If there’s one thing 2018 has taught the world, it’s that we shouldn’t underestimate today’s youth.
You’ve probably heard that they’re organizing for gun violence prevention, defending LGBTQ rights, and defining global feminism. What you may know less about is the new generation of activists raising awareness about mental illness and developing innovative solutions to help bridge the gap between needing help and actually getting it.
SEE ALSO: 11 times famous men spoke up about mental health and made it easier for others to get help
These young advocates are developing apps, founding nonprofit organizations, coordinating fundraising drives, and building campus-wide support networks. They’re taking advantage of the work activists have previously done to decrease the stigma of talking about mental health, and they’re creating their own legacy by fundamentally changing the way young people discuss and seek help for mental illness.
“They’re creating their own legacy by fundamentally changing the way young people discuss and seek help for mental illness.”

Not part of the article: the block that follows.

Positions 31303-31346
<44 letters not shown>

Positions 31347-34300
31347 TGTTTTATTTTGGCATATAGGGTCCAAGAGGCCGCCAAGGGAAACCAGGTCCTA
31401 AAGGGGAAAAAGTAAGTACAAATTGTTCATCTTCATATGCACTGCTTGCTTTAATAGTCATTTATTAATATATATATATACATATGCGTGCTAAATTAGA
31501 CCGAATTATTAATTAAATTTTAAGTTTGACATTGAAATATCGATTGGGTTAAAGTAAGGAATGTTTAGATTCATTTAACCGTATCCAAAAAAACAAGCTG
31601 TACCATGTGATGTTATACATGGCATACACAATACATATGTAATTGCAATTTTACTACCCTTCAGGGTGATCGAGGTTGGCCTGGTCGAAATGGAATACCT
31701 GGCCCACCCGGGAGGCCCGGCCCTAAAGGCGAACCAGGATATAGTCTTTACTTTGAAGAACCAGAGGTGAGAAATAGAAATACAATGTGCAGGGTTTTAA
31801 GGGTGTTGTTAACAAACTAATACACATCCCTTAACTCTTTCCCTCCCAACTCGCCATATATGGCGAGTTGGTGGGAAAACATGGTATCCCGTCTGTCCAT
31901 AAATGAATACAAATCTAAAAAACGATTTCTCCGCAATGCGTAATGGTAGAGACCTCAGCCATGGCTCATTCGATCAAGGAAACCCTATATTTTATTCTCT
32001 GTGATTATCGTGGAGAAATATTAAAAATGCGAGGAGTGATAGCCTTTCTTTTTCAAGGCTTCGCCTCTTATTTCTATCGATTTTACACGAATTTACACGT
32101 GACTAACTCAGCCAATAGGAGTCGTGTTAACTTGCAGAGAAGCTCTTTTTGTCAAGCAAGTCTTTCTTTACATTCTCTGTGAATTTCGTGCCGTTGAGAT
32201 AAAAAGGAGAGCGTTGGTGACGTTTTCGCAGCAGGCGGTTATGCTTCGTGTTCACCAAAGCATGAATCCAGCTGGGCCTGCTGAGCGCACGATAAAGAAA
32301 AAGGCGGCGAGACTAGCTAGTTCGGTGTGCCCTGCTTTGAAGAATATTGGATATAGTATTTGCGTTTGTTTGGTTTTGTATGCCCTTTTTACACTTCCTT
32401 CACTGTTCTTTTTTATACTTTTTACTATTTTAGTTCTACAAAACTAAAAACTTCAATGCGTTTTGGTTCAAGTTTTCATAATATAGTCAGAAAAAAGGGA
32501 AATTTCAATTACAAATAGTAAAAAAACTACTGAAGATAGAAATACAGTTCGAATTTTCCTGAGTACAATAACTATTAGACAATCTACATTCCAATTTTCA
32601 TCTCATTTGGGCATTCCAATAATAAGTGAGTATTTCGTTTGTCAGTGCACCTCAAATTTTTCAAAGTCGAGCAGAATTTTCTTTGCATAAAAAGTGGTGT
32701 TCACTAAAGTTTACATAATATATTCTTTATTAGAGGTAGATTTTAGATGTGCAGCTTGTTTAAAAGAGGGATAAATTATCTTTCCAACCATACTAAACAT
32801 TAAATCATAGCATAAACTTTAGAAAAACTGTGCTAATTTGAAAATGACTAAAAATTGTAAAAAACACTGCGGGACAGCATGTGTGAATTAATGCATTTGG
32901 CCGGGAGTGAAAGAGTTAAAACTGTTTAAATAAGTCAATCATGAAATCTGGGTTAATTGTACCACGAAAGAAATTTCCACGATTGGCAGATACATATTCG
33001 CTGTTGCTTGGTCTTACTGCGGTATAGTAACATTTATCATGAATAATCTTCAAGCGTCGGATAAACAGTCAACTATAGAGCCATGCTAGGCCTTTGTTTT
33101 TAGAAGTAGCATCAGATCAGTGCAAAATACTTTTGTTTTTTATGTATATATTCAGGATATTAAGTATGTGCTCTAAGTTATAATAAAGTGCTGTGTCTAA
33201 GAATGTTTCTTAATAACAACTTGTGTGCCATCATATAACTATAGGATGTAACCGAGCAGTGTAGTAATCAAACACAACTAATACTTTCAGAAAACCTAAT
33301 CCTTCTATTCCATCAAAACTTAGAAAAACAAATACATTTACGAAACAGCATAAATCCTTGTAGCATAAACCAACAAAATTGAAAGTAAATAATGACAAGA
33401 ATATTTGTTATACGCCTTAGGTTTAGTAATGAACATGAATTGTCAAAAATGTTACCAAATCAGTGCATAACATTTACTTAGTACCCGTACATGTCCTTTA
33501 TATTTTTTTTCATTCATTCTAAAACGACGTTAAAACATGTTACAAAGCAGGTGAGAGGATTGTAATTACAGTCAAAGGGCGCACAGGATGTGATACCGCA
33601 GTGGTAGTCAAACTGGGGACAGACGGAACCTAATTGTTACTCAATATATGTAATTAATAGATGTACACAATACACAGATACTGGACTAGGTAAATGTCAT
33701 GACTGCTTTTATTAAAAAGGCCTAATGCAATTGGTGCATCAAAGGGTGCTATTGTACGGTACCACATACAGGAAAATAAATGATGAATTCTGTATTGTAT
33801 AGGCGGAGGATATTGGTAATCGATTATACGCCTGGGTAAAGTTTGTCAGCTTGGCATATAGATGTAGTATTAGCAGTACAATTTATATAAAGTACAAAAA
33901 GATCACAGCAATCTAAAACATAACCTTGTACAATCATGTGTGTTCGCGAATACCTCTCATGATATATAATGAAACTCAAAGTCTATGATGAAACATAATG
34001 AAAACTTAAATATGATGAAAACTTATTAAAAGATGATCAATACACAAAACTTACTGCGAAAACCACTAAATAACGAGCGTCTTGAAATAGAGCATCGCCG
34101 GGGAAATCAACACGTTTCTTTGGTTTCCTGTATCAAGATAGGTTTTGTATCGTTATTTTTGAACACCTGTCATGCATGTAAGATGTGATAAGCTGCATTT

Kelly Davis, director of peer advocacy, supports, and services at Mental Health America, founded the nonprofit organization’s Collegiate Mental Health Innovation Council last year in order to help bring together these kinds of young activists. To do so, Davis solicited applications from students and recent graduates whose work goes beyond raising awareness.
Davis, 25, says young people interested in mental health advocacy can try sharing their stories; learning about local, state, and federal policies; and getting involved with community or national organizations.
“I would say that when you start talking about these issues, or even if you’re not, you’ll be so surprised how many people you’re constantly interacting with are experiencing similar things,” says Davis.
Here are eight youth mental activists — many of whom also serve on MHA’s council — whose work you should be paying attention to:
1. Ose Arheghan
Arheghan, a 17-year-old from Shaker Heights, Ohio, who uses the pronoun “they,” started their activism working on LGBTQ issues. It wasn’t long before Arheghan noticed the “intersection between mental health and queer identity.” A hostile school climate, for example, can negatively affect the mental and emotional well-being of LGBTQ youth. So last year, Arheghan applied to join the youth ambassador council of The Trevor Project, a national nonprofit organization that provides crisis intervention and suicide prevention services to LGBTQ youth.
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